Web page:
Uziel & the poetry prize

‘Uziel means God is my power and my strength.’



When at assembly the head master announces I’ve won the school poetry prize my blood runs cold.


How did that happen?

I feel confused. Is it the poem Mrs Stevenson asked me to write out neatly on some card she gave me? She put it up with our Autumn Project display outside our class room. I didn’t write my name on it. Being singled out can get you a lot of kicks under the lunch table and trip ups in corridors.

Now I’ll have to read it out on Parents Assembly and Father O’Mally will be there watching me. 

I feel like my secret vestry shame will somehow become visible. 

Bertram Boyd calls me a ‘cissy poet’ in the playground at break time. He trips me up as we go back inside.

I come home with scraped knees. Mother makes a fuss. I don’t tell her what happened. I don’t tell her about the poem. I don’t want her there in the school hall watching me read my poem standing close to O’Mally on stage. My ears burn scalding hot when I think of it.

I hide the parents assembly invite letter but she hears about it anyway.

‘Did you loose that letter from the school or is it still in your satchel’ she asks. She still doesn’t know about the poem. 

I’m standing in front of the whole class. Parents day is tomorrow. Mrs Stevenson is coaching me on how to say it. I have to stand in front of my whole class

‘Take a deep breath and read it slowly’ she says.

I go beetroot and Bertram Boyd sticks his tongue out at me.

I try to look at the page with my poem on it.  I can’t see the words for toffee.

‘You can do it’ says Mrs Stevenson

‘I can’t’ I think to myself. I feel my knees beginning to shake.

‘What’s the matter?’ she asks ’Hold the paper up with both hands. Stand straight. Head up.’ 

Someone is giggling. Janet Crouch. The girl in my class that I’m secretly in love with. My face feels hot and my mouth goes dry.

I feel so exposed, ‘tainted’. Mother used that word about the girl next door who did something with a man that wasn’t proper but I don’t know what exactly.  

O’Mally has twisted himself inside me. I can’t believe that no-one seems to see.

I take a deep breath and start to read the poem I wish I had never written.

Crab apple-’n-quince……’ I mumble trying to get it over with.

Slow down’ says Mrs Stevenson. ’Start again slowly so we can hear every word. Say the title first.

‘Autumn Pictures’

More giggles.

‘Quiet class this is the poem that our head master has chosen. We are proud that it was chosen from someone in our class out of the whole school, aren’t we Class?’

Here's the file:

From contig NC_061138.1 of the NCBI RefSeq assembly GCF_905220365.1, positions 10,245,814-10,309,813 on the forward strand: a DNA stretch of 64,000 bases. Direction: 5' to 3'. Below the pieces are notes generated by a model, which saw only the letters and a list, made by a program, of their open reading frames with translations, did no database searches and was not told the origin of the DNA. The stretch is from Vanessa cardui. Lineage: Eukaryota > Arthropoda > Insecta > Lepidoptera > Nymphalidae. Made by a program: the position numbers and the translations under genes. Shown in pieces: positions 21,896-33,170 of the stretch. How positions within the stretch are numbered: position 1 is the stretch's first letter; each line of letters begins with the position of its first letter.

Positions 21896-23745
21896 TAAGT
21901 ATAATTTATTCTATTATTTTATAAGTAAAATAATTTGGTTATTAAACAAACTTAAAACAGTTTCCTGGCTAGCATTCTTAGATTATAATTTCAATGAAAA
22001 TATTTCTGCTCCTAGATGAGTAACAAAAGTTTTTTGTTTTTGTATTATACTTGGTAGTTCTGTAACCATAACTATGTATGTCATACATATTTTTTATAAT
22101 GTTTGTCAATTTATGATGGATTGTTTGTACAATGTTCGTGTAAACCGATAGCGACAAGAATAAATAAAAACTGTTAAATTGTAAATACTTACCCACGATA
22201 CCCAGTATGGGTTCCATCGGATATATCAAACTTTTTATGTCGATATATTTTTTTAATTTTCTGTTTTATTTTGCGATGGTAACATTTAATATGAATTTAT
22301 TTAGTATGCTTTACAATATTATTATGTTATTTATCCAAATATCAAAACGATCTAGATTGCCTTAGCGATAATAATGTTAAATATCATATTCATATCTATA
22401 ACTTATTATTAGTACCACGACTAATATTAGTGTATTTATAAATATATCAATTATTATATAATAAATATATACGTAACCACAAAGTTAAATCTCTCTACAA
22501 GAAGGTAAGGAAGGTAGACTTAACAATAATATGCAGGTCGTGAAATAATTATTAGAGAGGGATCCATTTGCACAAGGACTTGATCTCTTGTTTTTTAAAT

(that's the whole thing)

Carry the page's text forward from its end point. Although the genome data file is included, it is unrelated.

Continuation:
‘Yes Mrs Stevenson’ the class repeats as if they are not proud at all. Mrs Stevenson sighs.

‘Now please. Begin’

Autumn Pictures

Crabapple and quince

Mum heats it and stirs

Into jewel coloured jam

our black cat purrs

Sweet toffee apple

To eat on a stick

Melting butter

And jam spread thick

new brown shoes

splash through the rain

the bright autumn leaves 

are falling again

wellington boots

caked in ploughed mud 

Under the chestnut tree

Green conkers thud

Running through puddles 

In darkening light

Wind waving trees

Outside in the night

Making a bonfire

Penny for the guy

Seeing loud fireworks

Explode in the sky

All going off 

To the autumn fair

The haunted house 

may give mum a scare

At this Autumn 

time of year

Some people say

Real ghosts appear 

I remember hoping Father O’Mally would die when I wrote  that bit about ghosts. I had a list of ways people kill people in a secret red note book.

Mrs Stevenson says ‘Well done. You’ll be fine’ I wish the floor would open and swallow me up. I can hardly walk to my desk I am so embarrassed. At break  Bertram Boyd calls me ‘ghost boy’ and whoops loudly in my ear to make me jump.  I felt stressed out when I wrote the poem and the resulting sudden spiky green conkers that are thrown at me on the way home makes me feel worse.

I even ask mum if I can go to another school. No one seems to notice how unhappy I am except the bathroom mirror.

On the morning of Parents Assembly I wake up with a rash and a high temperature. Mother keeps me home.

‘Pity’ she says,’Mrs Stevenson told me you were going to read out a poem. Perhaps she’ll get that Bertram Boyd to read it out. He’s such a nice lad and his mum said that he is going to elocution lessons.

For the next few days I have to stay in bed. I don’t mind in-fact I am deliriously happy.


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